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Louisiana Sportsmen Alliance, LLC v. Vilsack

United States District Court, W.D. Louisiana, Alexandria Division

November 27, 2013


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For Louisiana Sportsmen Alliance L L C, Plaintiff: Charles D Elliott, LEAD ATTORNEY, Vilar & Elliott, Alexandria, LA.

For Tom Vilsack, Elizabeth Agpaoa, U S Dept of Agriculture, Defendants: Courtney Terell Joiner, LEAD ATTORNEY, U S Attorneys Office (SHV), Shreveport, LA; Jennifer B Frederick, Katherine W Vincent, U S Attorneys Office (LAF), Lafayette, LA.

Dee D. Drell, Chief United States District Judge. MAGISTRATE JUDGE KIRK.


Dee D. Drell, Chief United States District Judge.

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Pending before the Court is a " Motion for Summary Judgment" (Doc. 21) filed by Defendants. All responses have been submitted, and the matter is ready for disposition. After careful consideration of the record, appropriate review, and for the reasons set forth herein, the motion will be GRANTED.

I. Factual and Procedural Background

This case concerns an amendment to the Kisatchie National Forest Revised Land and Resource Management Plan (" Forest Plan" ) that bans the age-old tradition of hunting deer with dogs (" dog-deer hunting" ) in the Kisatchie National Forest (" KNF" ). Dog-deer hunting has historically been permitted in the forest and Plaintiff Louisiana Sportsmen Alliance, L.L.C. opposes banning the Louisiana tradition. (Doc. 26 at 7).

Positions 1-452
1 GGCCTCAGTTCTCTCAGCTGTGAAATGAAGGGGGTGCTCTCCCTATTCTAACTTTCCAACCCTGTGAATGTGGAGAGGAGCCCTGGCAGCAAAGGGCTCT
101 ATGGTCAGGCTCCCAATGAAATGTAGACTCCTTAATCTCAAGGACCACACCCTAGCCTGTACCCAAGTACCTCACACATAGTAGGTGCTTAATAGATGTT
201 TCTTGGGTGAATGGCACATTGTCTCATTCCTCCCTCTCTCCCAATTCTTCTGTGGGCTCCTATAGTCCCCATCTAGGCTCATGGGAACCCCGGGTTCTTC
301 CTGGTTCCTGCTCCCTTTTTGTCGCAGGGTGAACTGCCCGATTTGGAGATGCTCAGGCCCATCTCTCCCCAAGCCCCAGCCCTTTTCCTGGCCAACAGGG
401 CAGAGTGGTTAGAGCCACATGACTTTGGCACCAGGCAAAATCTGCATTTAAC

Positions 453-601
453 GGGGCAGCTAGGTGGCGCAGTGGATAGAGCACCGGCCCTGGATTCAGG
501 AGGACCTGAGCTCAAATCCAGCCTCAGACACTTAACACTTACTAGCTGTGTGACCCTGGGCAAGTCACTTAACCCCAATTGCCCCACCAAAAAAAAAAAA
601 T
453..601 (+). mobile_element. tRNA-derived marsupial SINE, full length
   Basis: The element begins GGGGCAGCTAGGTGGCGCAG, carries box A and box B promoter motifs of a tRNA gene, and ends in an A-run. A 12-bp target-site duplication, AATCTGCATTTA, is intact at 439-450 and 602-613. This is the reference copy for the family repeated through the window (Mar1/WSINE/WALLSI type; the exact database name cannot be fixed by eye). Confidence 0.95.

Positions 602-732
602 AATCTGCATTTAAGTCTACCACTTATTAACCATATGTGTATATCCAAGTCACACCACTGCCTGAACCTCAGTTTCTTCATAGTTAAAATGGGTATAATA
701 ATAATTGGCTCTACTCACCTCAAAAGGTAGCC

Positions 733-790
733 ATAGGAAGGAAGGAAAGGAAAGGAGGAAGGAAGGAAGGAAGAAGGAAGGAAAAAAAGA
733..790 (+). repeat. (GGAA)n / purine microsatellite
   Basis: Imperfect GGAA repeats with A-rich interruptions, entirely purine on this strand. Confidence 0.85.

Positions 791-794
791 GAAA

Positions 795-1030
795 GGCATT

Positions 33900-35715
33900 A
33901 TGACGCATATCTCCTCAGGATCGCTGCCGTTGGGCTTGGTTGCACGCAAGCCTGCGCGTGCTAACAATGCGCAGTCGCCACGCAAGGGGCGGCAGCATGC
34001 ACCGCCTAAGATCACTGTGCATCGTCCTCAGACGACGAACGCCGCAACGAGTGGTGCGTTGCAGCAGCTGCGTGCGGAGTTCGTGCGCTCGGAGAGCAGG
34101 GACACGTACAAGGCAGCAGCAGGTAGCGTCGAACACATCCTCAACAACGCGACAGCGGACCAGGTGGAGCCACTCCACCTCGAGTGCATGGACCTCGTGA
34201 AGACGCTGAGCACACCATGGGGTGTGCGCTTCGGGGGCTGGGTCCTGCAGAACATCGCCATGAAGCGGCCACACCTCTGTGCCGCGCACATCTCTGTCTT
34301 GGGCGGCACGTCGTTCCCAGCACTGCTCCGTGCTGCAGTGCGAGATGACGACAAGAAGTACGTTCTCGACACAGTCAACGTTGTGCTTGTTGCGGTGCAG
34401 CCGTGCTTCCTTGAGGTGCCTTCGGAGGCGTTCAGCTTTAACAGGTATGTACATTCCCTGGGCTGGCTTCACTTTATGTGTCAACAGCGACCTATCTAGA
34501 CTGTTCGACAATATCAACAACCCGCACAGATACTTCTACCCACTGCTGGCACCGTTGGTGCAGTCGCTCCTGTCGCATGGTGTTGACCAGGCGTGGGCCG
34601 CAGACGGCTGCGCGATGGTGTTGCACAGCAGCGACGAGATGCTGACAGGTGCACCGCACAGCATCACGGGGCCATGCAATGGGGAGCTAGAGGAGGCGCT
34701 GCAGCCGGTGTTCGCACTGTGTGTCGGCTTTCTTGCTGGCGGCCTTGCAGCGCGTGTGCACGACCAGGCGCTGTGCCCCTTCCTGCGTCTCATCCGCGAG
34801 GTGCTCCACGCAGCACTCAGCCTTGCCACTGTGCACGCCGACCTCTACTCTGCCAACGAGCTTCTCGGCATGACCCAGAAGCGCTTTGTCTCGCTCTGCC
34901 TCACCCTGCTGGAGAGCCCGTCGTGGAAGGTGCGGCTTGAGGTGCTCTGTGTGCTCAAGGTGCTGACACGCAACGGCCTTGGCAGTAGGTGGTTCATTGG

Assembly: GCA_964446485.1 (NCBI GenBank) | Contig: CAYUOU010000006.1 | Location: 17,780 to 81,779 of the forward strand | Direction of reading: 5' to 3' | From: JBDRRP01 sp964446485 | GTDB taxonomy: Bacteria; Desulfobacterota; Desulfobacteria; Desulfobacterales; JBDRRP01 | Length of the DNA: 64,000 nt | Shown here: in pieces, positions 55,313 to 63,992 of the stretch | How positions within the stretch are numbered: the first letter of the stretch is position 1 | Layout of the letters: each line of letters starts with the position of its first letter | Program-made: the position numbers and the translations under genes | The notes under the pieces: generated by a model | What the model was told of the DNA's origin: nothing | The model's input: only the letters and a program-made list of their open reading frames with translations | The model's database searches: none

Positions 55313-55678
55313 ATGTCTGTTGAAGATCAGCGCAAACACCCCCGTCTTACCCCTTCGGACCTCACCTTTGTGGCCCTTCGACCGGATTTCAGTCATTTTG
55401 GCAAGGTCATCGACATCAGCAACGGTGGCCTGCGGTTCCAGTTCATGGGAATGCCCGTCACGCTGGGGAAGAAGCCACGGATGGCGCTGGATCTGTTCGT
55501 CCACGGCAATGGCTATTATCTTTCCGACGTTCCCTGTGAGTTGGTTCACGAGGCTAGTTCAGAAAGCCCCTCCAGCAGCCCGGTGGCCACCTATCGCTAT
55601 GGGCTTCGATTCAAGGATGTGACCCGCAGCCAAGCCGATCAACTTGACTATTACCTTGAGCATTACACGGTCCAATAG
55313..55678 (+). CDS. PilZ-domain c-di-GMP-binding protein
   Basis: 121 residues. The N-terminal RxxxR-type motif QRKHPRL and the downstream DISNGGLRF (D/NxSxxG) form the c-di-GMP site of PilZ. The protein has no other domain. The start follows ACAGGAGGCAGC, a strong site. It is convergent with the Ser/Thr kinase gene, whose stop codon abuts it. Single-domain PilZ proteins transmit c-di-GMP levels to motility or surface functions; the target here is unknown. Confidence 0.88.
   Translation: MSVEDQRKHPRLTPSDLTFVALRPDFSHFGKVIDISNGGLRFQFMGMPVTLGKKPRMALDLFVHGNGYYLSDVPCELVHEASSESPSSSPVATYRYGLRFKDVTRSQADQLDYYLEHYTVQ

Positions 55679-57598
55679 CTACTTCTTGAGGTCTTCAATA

The Kisatchie National Forest is managed and governed by the United States Forest Service (" Forest Service" ), an agency of the United States Department of Agriculture (" USDA" ). (Doc. 15 A-1 at 1; Doc. 21-2 at 7). The Forest Service's management of KNF is governed by the Forest Plan, which historically did not prohibit dog-deer hunting. (Doc. 15 A-3 at 7, G-1 at 5; Doc. 21-1 at 1). The Louisiana Department of Wildlife and Fisheries (" LDWF" ) cooperates with the Forest Service to set dog-deer hunting season on an annual basis. (Doc. 15 G-1 at 5; Doc. 21-1 at 1). The Forest Service provides recommendations regarding hunting regulations to the LDWF before hunting season is determined every year. (Doc. 15 G-1 at 5; Doc. 21-1 at 1). The Forest Service's recommendations are presented annually at LDWF's public comment hearings. (Doc. 15 G-1 at 5; Doc. 21-1 at 1). Dog-deer hunting has been allowed on approximately 369,000 acres of the KNF during dog-deer hunting season and all the KNF Ranger Districts have allowed dog-deer hunting on at least a part of each district, with the exception of the Caney Ranger District. (Doc. 15 G-1 at 5).

In recent years, the Forest Service had recommended a reduction in the number of days in the dog-deer hunting season. (Doc. 15 B-11 at 1-3; H-1 at 1-3; Doc.